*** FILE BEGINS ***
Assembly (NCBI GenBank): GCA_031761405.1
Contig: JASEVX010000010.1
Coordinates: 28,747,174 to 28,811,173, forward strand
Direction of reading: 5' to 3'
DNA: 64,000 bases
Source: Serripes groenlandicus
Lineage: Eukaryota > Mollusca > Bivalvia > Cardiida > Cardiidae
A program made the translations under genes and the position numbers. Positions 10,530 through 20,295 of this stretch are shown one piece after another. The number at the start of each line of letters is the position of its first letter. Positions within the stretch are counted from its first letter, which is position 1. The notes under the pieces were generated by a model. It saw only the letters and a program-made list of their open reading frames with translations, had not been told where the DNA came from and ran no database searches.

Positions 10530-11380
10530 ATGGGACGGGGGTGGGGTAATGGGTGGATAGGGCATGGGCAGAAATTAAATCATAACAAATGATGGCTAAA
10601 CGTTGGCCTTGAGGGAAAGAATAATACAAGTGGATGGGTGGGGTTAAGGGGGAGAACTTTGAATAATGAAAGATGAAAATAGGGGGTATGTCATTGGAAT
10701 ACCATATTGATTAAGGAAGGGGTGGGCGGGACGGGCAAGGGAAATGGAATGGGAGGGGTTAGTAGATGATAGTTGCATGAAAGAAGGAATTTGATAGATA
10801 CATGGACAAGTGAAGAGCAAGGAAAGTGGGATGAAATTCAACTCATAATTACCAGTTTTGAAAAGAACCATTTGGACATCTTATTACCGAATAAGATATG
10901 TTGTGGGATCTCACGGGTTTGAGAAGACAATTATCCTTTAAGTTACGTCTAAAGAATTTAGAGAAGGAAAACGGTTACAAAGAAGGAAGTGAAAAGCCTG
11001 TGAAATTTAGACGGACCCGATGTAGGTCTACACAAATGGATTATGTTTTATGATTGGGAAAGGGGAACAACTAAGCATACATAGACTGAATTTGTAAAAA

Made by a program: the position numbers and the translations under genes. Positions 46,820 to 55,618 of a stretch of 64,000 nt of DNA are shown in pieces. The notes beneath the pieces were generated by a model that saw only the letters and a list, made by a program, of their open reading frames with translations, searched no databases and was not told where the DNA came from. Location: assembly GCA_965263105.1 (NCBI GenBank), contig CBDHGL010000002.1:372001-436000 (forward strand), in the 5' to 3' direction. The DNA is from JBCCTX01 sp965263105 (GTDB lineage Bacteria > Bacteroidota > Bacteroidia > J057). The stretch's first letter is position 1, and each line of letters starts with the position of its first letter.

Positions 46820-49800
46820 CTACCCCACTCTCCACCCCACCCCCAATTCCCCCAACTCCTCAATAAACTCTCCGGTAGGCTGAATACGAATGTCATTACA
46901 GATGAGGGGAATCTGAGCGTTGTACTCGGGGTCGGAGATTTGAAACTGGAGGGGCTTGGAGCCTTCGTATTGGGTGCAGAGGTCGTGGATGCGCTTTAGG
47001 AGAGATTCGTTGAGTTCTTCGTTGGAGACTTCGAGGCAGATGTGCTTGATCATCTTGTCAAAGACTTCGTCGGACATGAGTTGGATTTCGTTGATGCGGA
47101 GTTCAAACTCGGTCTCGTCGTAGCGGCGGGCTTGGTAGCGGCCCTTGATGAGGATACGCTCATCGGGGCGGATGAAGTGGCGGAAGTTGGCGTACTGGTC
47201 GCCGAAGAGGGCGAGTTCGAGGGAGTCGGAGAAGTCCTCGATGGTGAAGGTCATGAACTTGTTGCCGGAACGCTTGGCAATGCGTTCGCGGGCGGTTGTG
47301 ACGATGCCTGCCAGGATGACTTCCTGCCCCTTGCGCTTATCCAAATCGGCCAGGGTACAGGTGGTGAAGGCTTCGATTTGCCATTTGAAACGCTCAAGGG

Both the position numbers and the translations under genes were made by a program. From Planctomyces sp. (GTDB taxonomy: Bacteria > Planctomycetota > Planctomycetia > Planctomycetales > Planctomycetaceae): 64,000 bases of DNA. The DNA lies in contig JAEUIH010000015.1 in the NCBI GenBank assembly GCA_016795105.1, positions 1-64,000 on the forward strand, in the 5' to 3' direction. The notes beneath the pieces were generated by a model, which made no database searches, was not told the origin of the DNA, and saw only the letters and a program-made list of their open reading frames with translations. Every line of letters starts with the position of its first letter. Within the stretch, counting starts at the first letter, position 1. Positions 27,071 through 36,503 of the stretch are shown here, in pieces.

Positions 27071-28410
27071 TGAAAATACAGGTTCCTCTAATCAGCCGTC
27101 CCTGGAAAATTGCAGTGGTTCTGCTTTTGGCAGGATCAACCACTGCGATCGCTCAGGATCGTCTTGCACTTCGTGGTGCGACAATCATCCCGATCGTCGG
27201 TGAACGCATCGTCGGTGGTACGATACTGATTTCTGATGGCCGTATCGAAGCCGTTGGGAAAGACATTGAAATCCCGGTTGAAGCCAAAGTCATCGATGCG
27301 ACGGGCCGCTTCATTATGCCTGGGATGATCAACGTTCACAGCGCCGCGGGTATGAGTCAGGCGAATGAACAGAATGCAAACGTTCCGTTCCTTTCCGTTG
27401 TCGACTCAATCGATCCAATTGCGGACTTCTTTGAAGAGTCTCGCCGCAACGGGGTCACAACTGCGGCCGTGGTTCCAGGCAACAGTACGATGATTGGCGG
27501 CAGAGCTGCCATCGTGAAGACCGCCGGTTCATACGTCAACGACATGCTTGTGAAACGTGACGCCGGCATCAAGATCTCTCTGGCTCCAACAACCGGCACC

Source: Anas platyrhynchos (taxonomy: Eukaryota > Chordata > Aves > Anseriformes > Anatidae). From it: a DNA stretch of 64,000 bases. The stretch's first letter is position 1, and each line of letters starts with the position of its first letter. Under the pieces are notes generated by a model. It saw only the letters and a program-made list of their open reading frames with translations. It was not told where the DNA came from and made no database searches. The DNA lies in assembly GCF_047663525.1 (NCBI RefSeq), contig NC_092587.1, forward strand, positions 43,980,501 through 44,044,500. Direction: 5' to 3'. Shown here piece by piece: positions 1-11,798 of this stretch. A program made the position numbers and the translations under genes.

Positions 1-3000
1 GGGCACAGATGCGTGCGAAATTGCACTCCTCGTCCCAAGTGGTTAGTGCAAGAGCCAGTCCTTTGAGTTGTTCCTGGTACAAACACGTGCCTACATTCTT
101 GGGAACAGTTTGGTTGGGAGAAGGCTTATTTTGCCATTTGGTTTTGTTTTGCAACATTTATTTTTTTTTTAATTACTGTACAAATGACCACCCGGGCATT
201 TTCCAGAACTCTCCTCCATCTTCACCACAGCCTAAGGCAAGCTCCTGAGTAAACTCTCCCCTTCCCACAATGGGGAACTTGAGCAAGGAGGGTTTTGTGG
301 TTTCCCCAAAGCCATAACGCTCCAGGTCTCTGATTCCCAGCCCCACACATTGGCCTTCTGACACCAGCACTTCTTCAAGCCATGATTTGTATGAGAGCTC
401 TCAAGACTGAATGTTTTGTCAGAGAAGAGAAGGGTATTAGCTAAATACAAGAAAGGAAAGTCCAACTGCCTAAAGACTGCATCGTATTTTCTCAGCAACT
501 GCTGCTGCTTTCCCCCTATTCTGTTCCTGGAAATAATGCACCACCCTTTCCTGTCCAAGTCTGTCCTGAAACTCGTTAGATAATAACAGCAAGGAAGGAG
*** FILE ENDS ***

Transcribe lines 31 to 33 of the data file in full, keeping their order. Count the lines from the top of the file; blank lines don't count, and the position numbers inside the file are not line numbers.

27501 CAGAGCTGCCATCGTGAAGACCGCCGGTTCATACGTCAACGACATGCTTGTGAAACGTGACGCCGGCATCAAGATCTCTCTGGCTCCAACAACCGGCACC

Source: Anas platyrhynchos (taxonomy: Eukaryota > Chordata > Aves > Anseriformes > Anatidae). From it: a DNA stretch of 64,000 bases. The stretch's first letter is position 1, and each line of letters starts with the position of its first letter. Under the pieces are notes generated by a model. It saw only the letters and a program-made list of their open reading frames with translations. It was not told where the DNA came from and made no database searches. The DNA lies in assembly GCF_047663525.1 (NCBI RefSeq), contig NC_092587.1, forward strand, positions 43,980,501 through 44,044,500. Direction: 5' to 3'. Shown here piece by piece: positions 1-11,798 of this stretch. A program made the position numbers and the translations under genes.

Positions 1-3000